The Niger Delta was once a beautiful and bountiful region that spans over 20,000 square kilometres. Located deep in the Southern part of Nigeria, the Delta is also home to one of the most ecologically sensitive areas in the country and the third largest wetland in the world. It supported numerous species of terrestrial, aquatic flora, fauna and human life. Yet, due to oil drilling, this wetland has become one of the most oil polluted places on Earth.
Extraction has resulted in 3000 oil spill incidents in the Delta between 1976 and 1999. This translates into over two million barrels of oil leaked into the country’s coastal and offshore marine environment. A study by the United Nations found that substantial damage to surrounding vegetation from fire and smoke from oil rigs. This makes is very difficult for the many farmers and fishermen in the Delta who depend on the bustling eco-system to survive.
The Delta also harbours the country’s crude oil reserves to the tune of 33 billion barrels, while the natural gas reserves are 160 trillion cu.ft. Crude oil being such an important resource for the world has attracted corporations such as Nigerian subsidiaries of multinational companies like Shell, Chevron, Exxon-Mobil, Agip, Total, with Shell being the main operator on land since the 1950’s.
However, such demand is destroying and crippling the Niger Delta. People are unable to live off the land as they once did. Instead people are condemned to having their lands devastated, their air polluted and their water supply poisoned. The local population is in poverty, starvation, various illnesses and, likely, death.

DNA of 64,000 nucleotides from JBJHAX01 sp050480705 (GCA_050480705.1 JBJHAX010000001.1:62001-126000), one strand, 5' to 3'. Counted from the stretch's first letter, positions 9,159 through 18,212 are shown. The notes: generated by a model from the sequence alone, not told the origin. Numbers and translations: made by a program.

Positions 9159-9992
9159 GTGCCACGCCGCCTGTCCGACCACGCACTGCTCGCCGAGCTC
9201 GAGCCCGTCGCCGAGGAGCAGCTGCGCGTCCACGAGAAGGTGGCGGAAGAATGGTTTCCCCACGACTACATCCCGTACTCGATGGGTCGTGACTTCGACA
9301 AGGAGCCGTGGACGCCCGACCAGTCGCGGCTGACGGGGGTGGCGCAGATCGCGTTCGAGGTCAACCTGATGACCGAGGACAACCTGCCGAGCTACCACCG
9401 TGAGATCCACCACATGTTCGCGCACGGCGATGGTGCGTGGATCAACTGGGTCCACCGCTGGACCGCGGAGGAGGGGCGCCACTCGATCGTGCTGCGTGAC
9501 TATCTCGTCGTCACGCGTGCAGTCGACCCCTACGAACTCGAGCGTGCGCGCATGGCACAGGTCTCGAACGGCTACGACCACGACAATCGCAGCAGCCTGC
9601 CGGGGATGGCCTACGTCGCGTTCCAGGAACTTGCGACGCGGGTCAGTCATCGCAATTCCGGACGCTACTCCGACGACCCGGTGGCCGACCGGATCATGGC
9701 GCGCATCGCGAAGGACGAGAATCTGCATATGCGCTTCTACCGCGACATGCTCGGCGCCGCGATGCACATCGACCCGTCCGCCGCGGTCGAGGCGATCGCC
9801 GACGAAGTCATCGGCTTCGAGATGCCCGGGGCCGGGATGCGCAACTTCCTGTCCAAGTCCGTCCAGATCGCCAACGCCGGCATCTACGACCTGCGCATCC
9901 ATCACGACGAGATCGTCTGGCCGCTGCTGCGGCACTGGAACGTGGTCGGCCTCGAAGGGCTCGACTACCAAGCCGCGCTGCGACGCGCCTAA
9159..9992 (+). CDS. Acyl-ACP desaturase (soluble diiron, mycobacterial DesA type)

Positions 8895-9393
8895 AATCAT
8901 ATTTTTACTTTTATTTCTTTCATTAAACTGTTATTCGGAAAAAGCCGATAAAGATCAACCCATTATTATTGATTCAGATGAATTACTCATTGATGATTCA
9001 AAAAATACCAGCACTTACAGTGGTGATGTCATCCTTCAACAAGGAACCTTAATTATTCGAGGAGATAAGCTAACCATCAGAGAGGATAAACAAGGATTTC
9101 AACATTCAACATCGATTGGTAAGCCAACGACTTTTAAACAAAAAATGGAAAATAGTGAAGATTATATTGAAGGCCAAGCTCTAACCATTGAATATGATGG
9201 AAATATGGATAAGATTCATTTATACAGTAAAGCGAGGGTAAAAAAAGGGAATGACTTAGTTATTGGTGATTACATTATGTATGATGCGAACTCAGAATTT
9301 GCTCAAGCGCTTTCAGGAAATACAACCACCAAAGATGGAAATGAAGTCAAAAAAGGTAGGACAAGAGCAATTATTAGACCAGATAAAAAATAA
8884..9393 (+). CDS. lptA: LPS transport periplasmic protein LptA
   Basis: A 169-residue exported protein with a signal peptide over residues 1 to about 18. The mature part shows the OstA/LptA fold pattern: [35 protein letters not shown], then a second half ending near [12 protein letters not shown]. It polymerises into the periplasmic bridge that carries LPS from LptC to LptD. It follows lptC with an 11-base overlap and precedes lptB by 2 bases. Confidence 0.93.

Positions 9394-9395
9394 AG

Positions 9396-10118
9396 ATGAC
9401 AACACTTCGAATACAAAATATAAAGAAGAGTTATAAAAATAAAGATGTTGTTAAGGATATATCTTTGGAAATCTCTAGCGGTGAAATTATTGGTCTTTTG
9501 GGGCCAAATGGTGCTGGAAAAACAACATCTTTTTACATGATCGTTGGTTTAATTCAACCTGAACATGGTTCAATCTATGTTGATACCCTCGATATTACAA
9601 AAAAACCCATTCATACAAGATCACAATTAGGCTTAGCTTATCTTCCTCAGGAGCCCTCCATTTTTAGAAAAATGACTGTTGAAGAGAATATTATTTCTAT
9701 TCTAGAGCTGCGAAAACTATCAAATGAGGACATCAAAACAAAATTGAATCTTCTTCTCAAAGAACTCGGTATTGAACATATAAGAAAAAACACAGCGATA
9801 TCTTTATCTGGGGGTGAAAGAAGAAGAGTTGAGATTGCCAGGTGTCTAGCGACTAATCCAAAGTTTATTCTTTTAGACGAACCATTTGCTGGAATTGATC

In the Ogale community of about 40,000 people in Rivers State, the effects are extremely apparent. King Emere, a paramount ruler in the community, notes of not being able to drink water from the local borehole. The liquid smells powerfully of oil and tastes foul. “This is what we must drink. It is getting worse. We are getting strange illnesses. Our boys and girls cannot have children. We have strange deaths,” he says.
Groundwater contamination is found to be more than 4,500 times Nigerian recommended levels. These challenges to health have greatly impacted the life expectancy in the Delta. It is set at just 40 years due to lifetime exposure to contaminated air, water sources, soil and sediment. The King has been fighting the Nigerian subsidiary of Shell (SPDC) to bring justice to the Ogale people ensuring that they no longer suffer because of the pollution. Yet, the case has been brought to UK courts but cannot be heard due to differences in legislation and law.
This makes it remarkable where statistics show the oil industry makes billions of dollars per year for the countries and corporations involved. Yet, over 50% of Nigerians live on less than $2 dollar a day, including the people of the Delta region – reducing their ability to bring cases forward successfully. Rather they are forced to wade through thick, viscous liquid in vain hope of finding a catch to sell or eat.